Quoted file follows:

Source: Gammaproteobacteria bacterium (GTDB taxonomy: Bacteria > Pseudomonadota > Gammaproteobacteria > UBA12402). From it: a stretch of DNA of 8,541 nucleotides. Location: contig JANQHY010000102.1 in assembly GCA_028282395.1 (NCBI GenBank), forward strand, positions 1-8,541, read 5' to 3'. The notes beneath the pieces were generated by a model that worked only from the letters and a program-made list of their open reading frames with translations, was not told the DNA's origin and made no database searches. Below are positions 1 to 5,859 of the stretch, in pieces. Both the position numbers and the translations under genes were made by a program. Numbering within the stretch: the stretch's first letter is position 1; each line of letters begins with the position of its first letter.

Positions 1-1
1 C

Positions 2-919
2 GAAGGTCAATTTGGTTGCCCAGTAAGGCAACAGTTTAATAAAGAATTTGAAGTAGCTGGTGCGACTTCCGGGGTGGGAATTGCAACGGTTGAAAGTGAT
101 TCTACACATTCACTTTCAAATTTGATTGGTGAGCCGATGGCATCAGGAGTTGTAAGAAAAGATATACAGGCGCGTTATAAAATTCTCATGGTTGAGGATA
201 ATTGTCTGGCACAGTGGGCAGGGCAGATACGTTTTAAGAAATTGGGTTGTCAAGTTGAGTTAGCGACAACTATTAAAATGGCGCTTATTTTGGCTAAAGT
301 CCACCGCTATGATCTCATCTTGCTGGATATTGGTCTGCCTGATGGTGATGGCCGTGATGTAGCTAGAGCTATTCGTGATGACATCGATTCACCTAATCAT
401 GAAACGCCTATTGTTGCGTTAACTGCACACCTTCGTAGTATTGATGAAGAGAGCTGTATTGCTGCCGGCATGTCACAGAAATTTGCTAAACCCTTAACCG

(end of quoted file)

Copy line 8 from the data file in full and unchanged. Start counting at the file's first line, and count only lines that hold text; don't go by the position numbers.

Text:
301 CCACCGCTATGATCTCATCTTGCTGGATATTGGTCTGCCTGATGGTGATGGCCGTGATGTAGCTAGAGCTATTCGTGATGACATCGATTCACCTAATCAT